Probably the easiest and fastest way to determine the showrunner of a given series is to simply google the show title and the word "showrunner". The entertainment press always uses the term these days, so it's easy to find who is the person who's responsible for the overall direction/tone/message of the show.
The showrunner is always credited as an Executive Producer, and will typically have the "Created by" or "Developed by" credit as well, but not always. Sometimes the show was handed over to a different showrunner (e.g., Dead Like Me, which was created by Bryan Fuller, but which was eventually showrun by John Masius; or Revenge, which was created by and initially showrun by Mike Kelly, but after the second season, was handed over to Sunil Nayar). With US half-hour comedies, the showrunner(s) typically have the first executive producer credits, as producer credits go in hierarchy order. With US hour-long dramas, the showrunner(s) generally has the final Executive Producer(s) credit immediately before the individual episode writer and director credits, as producer credits go in reverse hierarchy order.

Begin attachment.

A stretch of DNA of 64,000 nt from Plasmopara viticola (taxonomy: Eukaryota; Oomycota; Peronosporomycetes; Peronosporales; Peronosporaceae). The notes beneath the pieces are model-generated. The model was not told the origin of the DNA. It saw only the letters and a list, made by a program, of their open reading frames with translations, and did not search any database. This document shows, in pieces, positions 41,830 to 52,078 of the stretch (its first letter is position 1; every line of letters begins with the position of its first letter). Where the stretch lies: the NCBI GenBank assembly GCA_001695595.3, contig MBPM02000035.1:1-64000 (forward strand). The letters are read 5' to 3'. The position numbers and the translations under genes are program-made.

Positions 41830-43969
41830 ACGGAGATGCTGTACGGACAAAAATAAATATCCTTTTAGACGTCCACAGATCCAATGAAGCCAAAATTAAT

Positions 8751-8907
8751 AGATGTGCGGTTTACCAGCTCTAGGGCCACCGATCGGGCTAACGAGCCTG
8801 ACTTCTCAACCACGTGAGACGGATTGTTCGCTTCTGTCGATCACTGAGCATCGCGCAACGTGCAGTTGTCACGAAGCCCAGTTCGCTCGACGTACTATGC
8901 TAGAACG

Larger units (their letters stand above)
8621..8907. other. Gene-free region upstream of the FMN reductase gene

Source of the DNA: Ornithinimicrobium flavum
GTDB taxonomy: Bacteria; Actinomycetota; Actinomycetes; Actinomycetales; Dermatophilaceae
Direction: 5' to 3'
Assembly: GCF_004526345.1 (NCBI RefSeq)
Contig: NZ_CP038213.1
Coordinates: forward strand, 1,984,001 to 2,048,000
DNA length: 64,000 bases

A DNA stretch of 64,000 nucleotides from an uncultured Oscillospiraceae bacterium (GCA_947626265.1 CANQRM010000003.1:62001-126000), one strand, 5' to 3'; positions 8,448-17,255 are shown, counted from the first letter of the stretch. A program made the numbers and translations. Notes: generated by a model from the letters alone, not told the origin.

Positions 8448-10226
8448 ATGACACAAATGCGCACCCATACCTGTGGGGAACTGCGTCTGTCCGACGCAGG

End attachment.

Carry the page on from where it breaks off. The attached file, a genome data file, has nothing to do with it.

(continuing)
As with film credits (at least in the USA--it doesn't necessarily hold for UK television), the ampersand (&) indicates collaboration, while the word "and" indicates a rewrite (with the order of the names giving the order of drafts; i.e., the first name did the first version; the second name did a rewrite). So, if the "Created by" credit has two names with an ampersand between them, the show is being team run. If the "Created by" credit has two or more names separated with "and"s, then it's likely the last name (or group of &-separated names) is the showrunner.
All showrunners write for the show, some direct--but not all, so following those credits may or may not help. But most typically, the showrunner(s) will write the pilot and/or finale episodes of a season.